At 60, the still-vital John Rutherford rules his business and roost with an iron hand. Included in the household are John's querulous spinster sister, Ann; his rebellious first-born son, also named John, whom Rutherford feels married beneath his station; John's young wife, Mary, who talked her husband into leaving London and moving back home out of concern for their little boy's health; second son Richard, whose method of escape was to join the clergy; and morose daughter Janet, who's pushing 40 and never been kissed. Circling the family unit is middle-aged Martin, Rutherford's lifelong right-hand man at the factory.
Rutherford is relentless in his pursuit of business success ("Life is work," he pronounces), putting all of himself into the glassworks while withholding enough love to sink a frigate. Young John has stumbled upon a new formula for glass that he insists will make him rich and allow him to leave home again with his family, this time for good. He plans to patent it and sell it to his father. Rutherford, of course, believes that it is his by right. Martin knows the formula, having worked with John on the mixture, and is faced with a dilemma of divided loyalties. Woven into this main storyline is Martin's recently begun affair with Janet, who, fed up with chastity, pursued him. As the story plays out, Rutherford loses all three of his children, and it is left to Mary to drive a hard bargain with her father-in-law to guarantee the future of her son.
Mary is a fascinating character, and Allison McLemore shines in the role, deceptively unassuming and conventionally feminine at first, then revealing a spine of steel as she determinedly looks life in the face and does what is necessary for her boy's future without a trace of sentimental regret. Eli James is careful to locate the whiny self-righteousness that turns John's rebelliousness to bluster. Sara Surrey's heartbreaking Janet progresses seamlessly from surliness through hope and down into a deeply unsettling, glazed despair. As Richard, James Patrick Nelson's emotional constriction is palpable, though the role seems a bit of an afterthought. Sandra Shipley's Ann is suitably vacuous. David Van Pelt is a pitch-perfect Martin, completely convincing in a broken boyishness that prevents him from finding happiness. In a brief appearance as a tipsily aggressive mother trying to convince Rutherford to rehire her thieving son, Dale Soules offers an amusingly accurate portrait of obsequious scraping that devolves into angry scrapping.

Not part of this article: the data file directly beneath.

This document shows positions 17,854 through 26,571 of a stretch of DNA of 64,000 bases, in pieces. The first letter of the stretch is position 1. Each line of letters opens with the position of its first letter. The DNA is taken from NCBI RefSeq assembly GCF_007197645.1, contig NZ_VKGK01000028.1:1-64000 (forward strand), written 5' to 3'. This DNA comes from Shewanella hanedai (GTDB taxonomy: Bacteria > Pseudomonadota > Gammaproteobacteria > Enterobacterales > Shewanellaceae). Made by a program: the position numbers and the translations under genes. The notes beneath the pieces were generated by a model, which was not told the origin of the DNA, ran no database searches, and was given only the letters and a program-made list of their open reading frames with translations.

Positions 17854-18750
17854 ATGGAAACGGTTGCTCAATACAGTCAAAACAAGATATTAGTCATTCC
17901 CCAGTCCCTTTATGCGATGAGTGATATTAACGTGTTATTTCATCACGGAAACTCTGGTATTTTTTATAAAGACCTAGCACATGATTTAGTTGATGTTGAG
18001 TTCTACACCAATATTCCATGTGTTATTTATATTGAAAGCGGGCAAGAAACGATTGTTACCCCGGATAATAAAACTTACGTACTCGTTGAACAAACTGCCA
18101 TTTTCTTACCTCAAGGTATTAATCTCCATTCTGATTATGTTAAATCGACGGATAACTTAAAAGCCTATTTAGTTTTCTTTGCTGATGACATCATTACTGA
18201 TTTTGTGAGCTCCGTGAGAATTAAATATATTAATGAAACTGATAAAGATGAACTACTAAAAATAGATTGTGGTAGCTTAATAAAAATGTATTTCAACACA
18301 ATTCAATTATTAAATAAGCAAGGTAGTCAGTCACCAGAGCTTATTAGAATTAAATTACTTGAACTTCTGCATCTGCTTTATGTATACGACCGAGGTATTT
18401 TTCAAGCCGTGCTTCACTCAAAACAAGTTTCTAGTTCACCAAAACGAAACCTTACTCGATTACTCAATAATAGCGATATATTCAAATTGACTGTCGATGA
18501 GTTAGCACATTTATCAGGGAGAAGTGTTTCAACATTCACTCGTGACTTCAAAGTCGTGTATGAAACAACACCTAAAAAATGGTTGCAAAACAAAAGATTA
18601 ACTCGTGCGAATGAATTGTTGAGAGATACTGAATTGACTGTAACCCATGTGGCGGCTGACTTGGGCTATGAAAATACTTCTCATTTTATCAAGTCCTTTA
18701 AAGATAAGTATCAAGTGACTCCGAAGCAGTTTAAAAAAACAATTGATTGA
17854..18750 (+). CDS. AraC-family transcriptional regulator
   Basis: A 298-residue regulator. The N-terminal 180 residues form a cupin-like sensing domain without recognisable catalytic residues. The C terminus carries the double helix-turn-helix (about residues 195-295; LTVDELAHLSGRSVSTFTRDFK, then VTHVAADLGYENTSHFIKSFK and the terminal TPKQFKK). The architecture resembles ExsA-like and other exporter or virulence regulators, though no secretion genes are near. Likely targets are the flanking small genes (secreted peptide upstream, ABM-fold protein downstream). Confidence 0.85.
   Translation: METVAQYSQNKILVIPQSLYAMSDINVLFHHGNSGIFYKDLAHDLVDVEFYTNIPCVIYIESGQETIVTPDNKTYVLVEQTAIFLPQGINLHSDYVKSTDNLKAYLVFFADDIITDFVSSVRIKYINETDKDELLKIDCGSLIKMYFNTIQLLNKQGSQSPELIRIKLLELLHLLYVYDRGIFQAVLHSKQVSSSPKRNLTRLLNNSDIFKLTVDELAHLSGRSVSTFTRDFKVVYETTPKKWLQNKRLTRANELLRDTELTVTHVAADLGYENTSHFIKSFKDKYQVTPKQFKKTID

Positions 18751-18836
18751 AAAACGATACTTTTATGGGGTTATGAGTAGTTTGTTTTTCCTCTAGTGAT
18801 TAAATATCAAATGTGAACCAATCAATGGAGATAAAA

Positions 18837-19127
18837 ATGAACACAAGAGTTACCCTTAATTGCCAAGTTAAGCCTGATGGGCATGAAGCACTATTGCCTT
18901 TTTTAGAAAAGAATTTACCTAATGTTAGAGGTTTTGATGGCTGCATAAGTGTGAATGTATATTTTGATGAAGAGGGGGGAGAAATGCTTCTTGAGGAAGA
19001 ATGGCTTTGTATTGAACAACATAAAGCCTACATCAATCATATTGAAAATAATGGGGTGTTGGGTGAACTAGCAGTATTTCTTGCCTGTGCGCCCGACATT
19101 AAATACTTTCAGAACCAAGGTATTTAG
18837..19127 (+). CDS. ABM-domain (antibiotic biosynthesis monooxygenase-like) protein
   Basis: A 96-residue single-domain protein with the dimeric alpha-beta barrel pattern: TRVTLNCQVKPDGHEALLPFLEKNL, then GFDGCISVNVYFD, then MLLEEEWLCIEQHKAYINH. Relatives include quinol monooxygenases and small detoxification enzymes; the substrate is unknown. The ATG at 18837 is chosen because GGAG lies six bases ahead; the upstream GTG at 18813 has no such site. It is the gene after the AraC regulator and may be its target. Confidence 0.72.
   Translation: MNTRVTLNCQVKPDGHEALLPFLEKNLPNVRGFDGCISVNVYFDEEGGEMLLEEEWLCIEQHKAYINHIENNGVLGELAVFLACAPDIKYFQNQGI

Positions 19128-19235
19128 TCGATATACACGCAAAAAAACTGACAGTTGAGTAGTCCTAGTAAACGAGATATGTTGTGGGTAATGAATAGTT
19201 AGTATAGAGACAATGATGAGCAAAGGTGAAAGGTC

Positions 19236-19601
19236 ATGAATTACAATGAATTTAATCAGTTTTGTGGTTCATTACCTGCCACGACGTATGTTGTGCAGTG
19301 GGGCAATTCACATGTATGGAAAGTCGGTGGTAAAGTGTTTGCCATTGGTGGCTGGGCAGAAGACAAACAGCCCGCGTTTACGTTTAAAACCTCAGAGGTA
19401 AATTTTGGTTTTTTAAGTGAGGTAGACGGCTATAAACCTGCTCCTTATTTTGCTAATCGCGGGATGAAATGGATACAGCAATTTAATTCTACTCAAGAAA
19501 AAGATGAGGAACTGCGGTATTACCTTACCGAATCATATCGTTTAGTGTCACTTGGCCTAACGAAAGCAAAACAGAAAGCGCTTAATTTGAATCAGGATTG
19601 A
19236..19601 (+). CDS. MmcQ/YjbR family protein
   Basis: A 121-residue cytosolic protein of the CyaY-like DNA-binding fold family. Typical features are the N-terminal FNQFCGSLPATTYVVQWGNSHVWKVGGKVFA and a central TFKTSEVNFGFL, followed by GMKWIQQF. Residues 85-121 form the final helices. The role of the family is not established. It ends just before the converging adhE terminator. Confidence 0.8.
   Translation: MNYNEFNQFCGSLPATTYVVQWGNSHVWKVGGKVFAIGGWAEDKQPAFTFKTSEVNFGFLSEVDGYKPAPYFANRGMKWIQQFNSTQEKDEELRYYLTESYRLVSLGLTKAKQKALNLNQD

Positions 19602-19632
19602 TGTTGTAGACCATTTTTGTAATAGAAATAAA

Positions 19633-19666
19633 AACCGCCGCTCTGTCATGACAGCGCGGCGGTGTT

There is, however, no play without a Rutherford, and talented director Richard Corley has one in the excellent Robert Hogan. Playing against the character's raft of unlikable qualities, Hogan makes the monster sound almost reasonable. He's clearly the adult in the room, at least until Mary surprises us, and something of a wit ("There are more ways than one of shirking life, and religion's one of them," he airily tells the pouting Richard). But when his world starts to fall apart, Hogan homes in on Rutherford's cavernously empty soul, and we are appalled at the damage wrought, not only to others but to himself.
Sowerby hid her gender by writing as K.G. Sowerby to avoid being dismissed as a female playwright, inferior by definition, and the ploy worked, as "Rutherford & Son" wowed the critics and went on to hit status in the West End and on Broadway. One hundred years later, the vitality of her vision remains apparent.
Presented by and at Mint Theater Company, 311 W. 43rd St., 3rd floor, NYC. Feb. 27–April 8. Tue.–Thu., 7 p.m.; Fri. and Sat., 8 p.m.; Sat. and Sun., 2 p.m. (No performance Tue., Feb. 28; additional performance Wed., March 7, 2 p.m.) (212) 352-3101, (866) 811-4111, www.theatermania.com, or www.minttheater.org. Casting by Amy Schecter.